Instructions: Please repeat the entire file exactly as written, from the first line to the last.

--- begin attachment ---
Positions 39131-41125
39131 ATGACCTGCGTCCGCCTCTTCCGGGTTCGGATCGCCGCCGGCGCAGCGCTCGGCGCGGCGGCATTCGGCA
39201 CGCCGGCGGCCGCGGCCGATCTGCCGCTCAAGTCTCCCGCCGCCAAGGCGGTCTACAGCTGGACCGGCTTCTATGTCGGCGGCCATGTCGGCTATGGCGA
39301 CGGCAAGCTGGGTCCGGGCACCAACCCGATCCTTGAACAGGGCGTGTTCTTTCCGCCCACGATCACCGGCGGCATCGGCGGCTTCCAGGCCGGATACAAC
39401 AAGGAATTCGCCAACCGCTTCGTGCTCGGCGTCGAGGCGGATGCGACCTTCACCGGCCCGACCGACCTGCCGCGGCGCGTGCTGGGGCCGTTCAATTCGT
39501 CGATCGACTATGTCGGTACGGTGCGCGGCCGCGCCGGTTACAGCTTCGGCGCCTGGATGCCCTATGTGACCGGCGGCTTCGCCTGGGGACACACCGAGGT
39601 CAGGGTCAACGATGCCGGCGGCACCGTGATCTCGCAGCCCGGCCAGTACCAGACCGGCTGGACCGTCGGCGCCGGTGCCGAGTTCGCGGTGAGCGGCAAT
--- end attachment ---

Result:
Positions 39131-41125
39131 ATGACCTGCGTCCGCCTCTTCCGGGTTCGGATCGCCGCCGGCGCAGCGCTCGGCGCGGCGGCATTCGGCA
39201 CGCCGGCGGCCGCGGCCGATCTGCCGCTCAAGTCTCCCGCCGCCAAGGCGGTCTACAGCTGGACCGGCTTCTATGTCGGCGGCCATGTCGGCTATGGCGA
39301 CGGCAAGCTGGGTCCGGGCACCAACCCGATCCTTGAACAGGGCGTGTTCTTTCCGCCCACGATCACCGGCGGCATCGGCGGCTTCCAGGCCGGATACAAC
39401 AAGGAATTCGCCAACCGCTTCGTGCTCGGCGTCGAGGCGGATGCGACCTTCACCGGCCCGACCGACCTGCCGCGGCGCGTGCTGGGGCCGTTCAATTCGT
39501 CGATCGACTATGTCGGTACGGTGCGCGGCCGCGCCGGTTACAGCTTCGGCGCCTGGATGCCCTATGTGACCGGCGGCTTCGCCTGGGGACACACCGAGGT
39601 CAGGGTCAACGATGCCGGCGGCACCGTGATCTCGCAGCCCGGCCAGTACCAGACCGGCTGGACCGTCGGCGCCGGTGCCGAGTTCGCGGTGAGCGGCAAT